This will be our second Ramadan in the UAE. I quite enjoyed the relaxed pace of things last Ramadan and look forward to a general slow down in this holy month. On a practical level, for us, it means that my work day is reduced to 6 hours (without a lunch break). Generally this means I’ll be in the office from 7am to 1pm. Today, however, I am on the reference desk until 4pm so I won’t go in until 10am. I’m using some of that extra time to write this post. Ramadan also means changes in traffic. The roads will generally be better except for right before Iftar when everyone is racing to get to the place they need to be to break their fast and late at night when folks are heading home after long meals and social events.
The word Ramadan, I understand, means “great heat.” I suppose that can have a symbolic as well as a practical meaning. Muslims fast from sun up to sun down over the entire month (I do not recommend that the Inuit convert anytime soon). The devout find themselves in a period of deep reflection and prayer as well as study of their sacred text. It is believed that the Quran was revealed in the closing days of Ramadan.
The moon has been sighted and Ramadan begins in the UAE today. While the lunar calendar could be calculated mathematically they still declare the start of Ramadan based on actual sighting of the moon. I kind of like that. It inspires a sense of watchfulness and readiness for things to come.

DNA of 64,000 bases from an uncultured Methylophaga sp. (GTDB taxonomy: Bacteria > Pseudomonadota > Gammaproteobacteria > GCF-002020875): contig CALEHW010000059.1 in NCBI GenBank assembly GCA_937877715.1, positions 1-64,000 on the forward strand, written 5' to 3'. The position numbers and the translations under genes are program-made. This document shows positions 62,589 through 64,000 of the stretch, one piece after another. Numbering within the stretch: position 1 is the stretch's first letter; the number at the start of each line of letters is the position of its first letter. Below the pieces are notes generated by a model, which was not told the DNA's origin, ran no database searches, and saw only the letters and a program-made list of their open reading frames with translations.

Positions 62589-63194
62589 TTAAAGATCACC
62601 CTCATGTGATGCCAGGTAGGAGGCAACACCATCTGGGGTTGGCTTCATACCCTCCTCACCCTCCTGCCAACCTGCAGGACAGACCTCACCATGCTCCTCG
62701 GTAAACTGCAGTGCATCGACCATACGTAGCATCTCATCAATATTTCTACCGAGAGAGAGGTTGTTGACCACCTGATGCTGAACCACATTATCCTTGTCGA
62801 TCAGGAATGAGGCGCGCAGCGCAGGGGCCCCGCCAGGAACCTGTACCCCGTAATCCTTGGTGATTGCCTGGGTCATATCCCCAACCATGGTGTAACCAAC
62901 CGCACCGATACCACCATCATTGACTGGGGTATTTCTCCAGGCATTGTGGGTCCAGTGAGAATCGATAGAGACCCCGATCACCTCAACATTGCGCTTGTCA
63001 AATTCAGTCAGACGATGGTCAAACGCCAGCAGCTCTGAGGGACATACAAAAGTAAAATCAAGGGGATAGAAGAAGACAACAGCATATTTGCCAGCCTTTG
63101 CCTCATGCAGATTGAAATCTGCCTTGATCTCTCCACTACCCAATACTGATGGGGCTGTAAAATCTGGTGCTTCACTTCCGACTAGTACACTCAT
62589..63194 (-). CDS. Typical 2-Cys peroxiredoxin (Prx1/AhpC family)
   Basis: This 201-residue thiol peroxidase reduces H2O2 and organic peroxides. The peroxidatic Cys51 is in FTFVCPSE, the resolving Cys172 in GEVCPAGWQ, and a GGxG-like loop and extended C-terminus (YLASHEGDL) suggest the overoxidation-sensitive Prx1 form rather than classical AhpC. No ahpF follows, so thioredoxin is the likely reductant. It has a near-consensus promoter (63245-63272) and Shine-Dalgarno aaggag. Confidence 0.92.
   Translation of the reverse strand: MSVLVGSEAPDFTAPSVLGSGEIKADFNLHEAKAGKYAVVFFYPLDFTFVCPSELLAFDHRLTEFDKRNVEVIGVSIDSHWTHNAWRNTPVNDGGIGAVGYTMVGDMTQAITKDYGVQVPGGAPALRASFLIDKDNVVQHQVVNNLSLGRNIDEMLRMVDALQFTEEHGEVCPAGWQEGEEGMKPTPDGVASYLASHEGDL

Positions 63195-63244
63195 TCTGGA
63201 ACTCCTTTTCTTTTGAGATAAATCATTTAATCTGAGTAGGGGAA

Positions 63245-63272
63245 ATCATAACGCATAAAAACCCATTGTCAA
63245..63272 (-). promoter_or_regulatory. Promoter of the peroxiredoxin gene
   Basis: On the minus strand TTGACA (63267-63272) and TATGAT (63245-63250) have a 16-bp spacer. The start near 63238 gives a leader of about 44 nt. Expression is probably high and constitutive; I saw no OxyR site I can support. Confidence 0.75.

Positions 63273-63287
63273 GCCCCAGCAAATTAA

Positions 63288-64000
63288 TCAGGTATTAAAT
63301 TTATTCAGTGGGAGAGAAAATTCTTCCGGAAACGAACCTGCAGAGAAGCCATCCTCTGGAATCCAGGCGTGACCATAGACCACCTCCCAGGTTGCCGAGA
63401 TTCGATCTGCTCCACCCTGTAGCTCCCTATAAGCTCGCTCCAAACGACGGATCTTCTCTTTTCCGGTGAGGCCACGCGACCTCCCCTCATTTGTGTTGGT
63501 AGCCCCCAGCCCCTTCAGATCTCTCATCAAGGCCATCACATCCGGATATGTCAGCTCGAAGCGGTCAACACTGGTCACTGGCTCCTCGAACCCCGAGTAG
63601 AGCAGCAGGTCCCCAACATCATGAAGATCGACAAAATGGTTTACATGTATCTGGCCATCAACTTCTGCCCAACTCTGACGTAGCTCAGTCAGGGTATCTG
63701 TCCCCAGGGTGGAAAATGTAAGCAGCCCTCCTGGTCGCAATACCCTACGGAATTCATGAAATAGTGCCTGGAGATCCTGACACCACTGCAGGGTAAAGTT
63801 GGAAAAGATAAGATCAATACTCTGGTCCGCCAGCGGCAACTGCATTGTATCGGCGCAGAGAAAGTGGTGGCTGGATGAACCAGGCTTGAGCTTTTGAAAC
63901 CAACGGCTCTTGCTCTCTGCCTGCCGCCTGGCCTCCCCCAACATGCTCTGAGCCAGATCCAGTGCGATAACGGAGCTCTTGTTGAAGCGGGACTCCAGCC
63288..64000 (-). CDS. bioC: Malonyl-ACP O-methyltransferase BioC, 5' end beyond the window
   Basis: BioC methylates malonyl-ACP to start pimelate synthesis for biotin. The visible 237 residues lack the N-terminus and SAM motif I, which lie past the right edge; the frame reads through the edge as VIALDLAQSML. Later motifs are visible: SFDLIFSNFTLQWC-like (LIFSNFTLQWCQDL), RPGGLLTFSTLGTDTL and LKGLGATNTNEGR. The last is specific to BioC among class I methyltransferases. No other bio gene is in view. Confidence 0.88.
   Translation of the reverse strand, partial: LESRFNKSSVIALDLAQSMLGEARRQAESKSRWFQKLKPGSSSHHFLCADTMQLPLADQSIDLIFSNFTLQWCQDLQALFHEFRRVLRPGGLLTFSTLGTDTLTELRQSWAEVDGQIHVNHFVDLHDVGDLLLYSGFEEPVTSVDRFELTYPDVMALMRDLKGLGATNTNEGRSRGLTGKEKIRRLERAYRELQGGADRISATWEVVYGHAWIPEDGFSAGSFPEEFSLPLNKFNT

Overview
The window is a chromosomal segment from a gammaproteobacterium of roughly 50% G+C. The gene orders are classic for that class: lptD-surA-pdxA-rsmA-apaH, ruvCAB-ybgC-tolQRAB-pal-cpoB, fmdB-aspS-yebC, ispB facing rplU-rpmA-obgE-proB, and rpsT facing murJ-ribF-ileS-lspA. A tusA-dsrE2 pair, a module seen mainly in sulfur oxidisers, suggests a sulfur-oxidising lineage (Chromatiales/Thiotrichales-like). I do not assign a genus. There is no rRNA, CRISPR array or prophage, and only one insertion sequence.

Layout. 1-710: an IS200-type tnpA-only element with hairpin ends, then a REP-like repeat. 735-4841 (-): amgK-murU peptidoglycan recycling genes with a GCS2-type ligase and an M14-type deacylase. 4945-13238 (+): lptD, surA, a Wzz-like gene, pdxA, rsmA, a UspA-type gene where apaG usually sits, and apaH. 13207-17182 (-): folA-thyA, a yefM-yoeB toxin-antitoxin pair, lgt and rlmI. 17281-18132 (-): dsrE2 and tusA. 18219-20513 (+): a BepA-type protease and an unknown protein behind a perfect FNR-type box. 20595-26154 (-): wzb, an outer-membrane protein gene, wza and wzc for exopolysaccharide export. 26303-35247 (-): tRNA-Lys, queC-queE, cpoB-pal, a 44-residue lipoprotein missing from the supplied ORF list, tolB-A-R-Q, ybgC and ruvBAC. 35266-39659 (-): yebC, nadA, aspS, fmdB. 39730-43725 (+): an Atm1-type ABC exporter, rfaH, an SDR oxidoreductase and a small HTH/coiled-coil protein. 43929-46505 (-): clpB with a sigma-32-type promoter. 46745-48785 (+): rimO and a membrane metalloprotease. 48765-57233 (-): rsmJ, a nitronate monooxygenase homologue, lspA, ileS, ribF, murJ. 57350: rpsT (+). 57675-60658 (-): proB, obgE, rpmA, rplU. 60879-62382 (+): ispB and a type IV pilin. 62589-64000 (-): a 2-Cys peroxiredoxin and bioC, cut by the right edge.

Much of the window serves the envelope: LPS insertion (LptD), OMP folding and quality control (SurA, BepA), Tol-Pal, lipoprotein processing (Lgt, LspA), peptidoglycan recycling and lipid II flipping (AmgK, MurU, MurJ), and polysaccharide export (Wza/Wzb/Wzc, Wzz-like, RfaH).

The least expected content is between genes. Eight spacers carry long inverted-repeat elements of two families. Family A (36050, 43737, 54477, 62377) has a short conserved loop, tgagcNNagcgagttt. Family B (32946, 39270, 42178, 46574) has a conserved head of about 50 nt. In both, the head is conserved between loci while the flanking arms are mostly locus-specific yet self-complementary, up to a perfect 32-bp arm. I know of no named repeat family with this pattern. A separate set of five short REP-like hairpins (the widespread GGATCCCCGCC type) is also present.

I’ve been thinking for weeks about how I could participate more fully in Ramadan. I’ve mentioned to a few muslim friends that I was considering fasting. They did not seem offended in any way that I would join in on the holy month. Islam is not my religion or my culture but I do have deep respect for the good it can do in the lives of the people who live it. I am fasting today – this first day of Ramadan – I won’t commit to any fasting beyond that. I will, however, spend more time with my sacred books and in prayer this month. It should be an interesting cultural experience.
Fasting is also a part of my religious heritage. We fast the first sabbath of every month. In most of the world that means from after the evening meal on Saturday to the evening meal on Sunday. The money we save during that voluntary fast is then given as an offering and used to relieve the suffering of the poor and otherwise afflicted. I am terrible at fasting. When I remember to do it inevitably my Saturday evening meal ends somewhere around 9pm and the Sunday evening meal begins around 3pm. Fasting during Ramadan I suspect may take on a similar shape for me.
My real plan is to post daily during Ramadan much like I did over Christmas. I am looking forward to a month of reflection.